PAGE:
by James A. Bacon
An Environmental Assessment (EA) of the Charlottesville Bypass prepared by the state and submitted to the Federal Highway Administration (FHWA) is based on an outdated highway design, uses a deeply flawed traffic model and fails to consider transportation alternatives, charges the Southern Environmental Law Center (SELC) in a formal response to the assessment.
Having failed to halt the Charlottesville Bypass at the level of state, regional and state government, the SELC and its allies are taking their case to the feds, who must review the EA before granting final approval for the federally funded project. The 6.5-mile bypass would circumvent a congested stretch of U.S. 29 north of Charlottesville and a cost of roughly $245 million.
“I don’t think the FHWA has the information it needs to made a decision,” says Morgan Butler, SELC senior attorney. When asked what outcome he hoped to get from the federal review, he said: “The FHWA could say, ‘We want [the Virginia Department of Transportation] to go back and take a closer look.”
By contrast, bypass supporters find the environmental assessment “a very defensible document,” in the words of Neil Williamson, president of the Free Enterprise Forum in Charlottesville. “VDOT is moving fairly, methodically and carefully,” he says. The EA addressed important issues such as the noise impact not considered in the original Environmental Impact Statement.
Barring a rejection of the EA by federal authorities or the filing of a lawsuit, construction of the bypass is scheduled to begin November 2013.
Outdated design. The SELC argues that the environmental assessment is based upon a conceptual VDOT bypass design that differs in important respects from the design submitted by winning bidder Skanksa/Branch. Of particular concern is the configuration of the southern terminus connecting to the U.S. 250 Bypass.
The original VDOT design anticipated a grade of 4% as the highway crossed over Stillhouse Mountain near the southern terminus. Skanska/Branch increased the elevation of the bypass in order to reduce the significant cost of blasting and removing rock. But that would create a new problem: Cars and trucks entering the bypass from the south would encounter an extremely steep grade — 11.26%, or more than twice the average grade of Interstate 64 as it climbs Afton Mountain. Trucks struggling to accelerate up that grade could block traffic and reduce the desired level of service.
Additionally, noted the SELC critique, one of the other bidders, American Infrastructure, had filed a protest against the awarding of the contract to Skanska/Branch on the grounds that the southern terminus design was deficient. “American Infrastructure noted that the traffic lights included in the design would likely cause long queues that would impede flow on the eastbound 250 Bypass during special events on the University’s North Grounds.”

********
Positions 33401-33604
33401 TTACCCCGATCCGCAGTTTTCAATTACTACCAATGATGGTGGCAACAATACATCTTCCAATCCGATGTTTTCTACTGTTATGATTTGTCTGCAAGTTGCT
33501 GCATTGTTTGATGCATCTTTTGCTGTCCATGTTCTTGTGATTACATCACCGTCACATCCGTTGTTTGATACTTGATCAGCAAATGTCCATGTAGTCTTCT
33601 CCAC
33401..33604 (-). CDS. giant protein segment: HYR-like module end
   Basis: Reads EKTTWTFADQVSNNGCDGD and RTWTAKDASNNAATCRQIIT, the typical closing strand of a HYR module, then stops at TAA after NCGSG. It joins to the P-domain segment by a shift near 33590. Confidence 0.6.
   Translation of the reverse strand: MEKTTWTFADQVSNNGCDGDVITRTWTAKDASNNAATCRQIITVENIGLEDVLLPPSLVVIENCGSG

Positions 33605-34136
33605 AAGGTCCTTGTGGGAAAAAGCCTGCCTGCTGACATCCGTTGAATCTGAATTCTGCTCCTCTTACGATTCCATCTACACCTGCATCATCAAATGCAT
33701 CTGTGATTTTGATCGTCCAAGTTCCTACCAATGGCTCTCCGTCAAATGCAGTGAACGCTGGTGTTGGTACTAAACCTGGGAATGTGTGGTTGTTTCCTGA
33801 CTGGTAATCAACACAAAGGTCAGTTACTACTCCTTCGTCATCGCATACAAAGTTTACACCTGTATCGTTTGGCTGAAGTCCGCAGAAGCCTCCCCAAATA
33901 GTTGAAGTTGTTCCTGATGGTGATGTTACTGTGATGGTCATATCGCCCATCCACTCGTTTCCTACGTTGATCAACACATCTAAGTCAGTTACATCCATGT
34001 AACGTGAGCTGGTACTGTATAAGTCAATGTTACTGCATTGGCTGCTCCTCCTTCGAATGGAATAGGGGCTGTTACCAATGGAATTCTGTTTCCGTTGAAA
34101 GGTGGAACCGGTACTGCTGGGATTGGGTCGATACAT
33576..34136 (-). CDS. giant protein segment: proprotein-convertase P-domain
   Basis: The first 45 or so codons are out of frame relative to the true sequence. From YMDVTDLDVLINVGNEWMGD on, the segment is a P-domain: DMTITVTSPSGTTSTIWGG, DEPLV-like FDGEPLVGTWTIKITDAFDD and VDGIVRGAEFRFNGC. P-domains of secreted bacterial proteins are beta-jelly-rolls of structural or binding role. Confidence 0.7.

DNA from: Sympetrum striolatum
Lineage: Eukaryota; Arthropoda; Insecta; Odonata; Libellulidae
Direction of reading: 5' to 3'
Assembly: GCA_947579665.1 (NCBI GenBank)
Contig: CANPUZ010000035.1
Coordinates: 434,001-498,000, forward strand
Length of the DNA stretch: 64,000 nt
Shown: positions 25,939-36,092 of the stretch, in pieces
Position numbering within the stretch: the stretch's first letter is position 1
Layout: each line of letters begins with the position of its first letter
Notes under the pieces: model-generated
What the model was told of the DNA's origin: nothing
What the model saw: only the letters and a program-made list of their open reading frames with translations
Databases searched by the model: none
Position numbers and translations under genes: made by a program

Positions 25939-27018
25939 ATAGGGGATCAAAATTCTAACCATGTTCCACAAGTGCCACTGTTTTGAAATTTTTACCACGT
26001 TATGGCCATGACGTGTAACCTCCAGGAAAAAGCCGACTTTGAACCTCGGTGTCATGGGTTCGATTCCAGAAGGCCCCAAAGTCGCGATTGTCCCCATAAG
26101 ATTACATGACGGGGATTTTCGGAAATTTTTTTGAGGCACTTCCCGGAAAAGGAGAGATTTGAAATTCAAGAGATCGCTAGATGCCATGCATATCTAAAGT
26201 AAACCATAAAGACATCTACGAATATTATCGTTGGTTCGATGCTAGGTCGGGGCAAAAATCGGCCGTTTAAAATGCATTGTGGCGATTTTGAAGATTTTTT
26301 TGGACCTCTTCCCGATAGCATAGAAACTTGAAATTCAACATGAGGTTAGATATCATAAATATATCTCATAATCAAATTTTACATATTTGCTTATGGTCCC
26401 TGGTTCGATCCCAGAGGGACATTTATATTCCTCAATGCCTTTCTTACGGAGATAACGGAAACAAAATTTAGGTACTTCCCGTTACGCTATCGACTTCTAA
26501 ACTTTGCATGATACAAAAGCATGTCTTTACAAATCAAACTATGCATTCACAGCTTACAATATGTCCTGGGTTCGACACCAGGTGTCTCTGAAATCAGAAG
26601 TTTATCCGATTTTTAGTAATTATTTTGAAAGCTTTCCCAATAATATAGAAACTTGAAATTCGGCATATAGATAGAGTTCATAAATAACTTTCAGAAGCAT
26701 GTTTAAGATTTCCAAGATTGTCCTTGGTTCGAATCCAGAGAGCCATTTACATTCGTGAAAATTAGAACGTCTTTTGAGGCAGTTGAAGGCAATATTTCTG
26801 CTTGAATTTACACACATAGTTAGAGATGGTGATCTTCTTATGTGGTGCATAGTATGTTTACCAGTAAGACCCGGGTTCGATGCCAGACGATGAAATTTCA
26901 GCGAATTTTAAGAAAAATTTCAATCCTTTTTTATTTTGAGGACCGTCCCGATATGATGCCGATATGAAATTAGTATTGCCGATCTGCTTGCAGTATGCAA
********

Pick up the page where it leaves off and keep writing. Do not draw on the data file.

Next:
Flawed traffic analysis. Citing an analysis it contracted from Smart Mobility Inc., the SELC contends that the VDOT traffic projections contain a major methodological error: treating growth of “external” traffic (originating outside the Metropolitan Planning Office boundaries) as “through” trips, meaning that all such vehicles will travel through the region to destinations outside the region. However, some of those trips will be, in fact, to destinations in Charlottesville and Albemarle County. The model projects that the percentage of “through” trips on U.S. 29 will jump from 13.5% in 2010 to 51% in 2040, thus inflating traffic counts and the putative benefits of the bypass.
No look at alternatives. VDOT never gave serious consideration to bypass alternatives, SELC argues. Installing grade-separated interchanges at the two busiest intersections, Hydraulic Road and Rio Road, would achieve greater delay reductions than the bypass — and it would benefit everyone using the 29 corridor, not just people passing through the region. Building the two interchanges also would cost less.
Representing much of the Charlottesville business community, the Free Enterprise Institute has long supported the bypass. In comments submitted to the FHWA, Neil Williamson minimized the changes that have taken place since the original Environmental Impact Statement was completed two decades ago. “Even though some of the areas on US29 North have been rezoned and/or developed since 1995, these areas have been designated for high density growth since at least the 1984 Comprehensive Land Use Plan. This designation was factored in when the original route was developed.”
The EA was correct in stating that the bypass would divert up to 28% of U.S. 29 traffic to the bypass by 2o4o, the Institute wrote. “The project will result in significant improvement in traffic flow on the new Business 29.”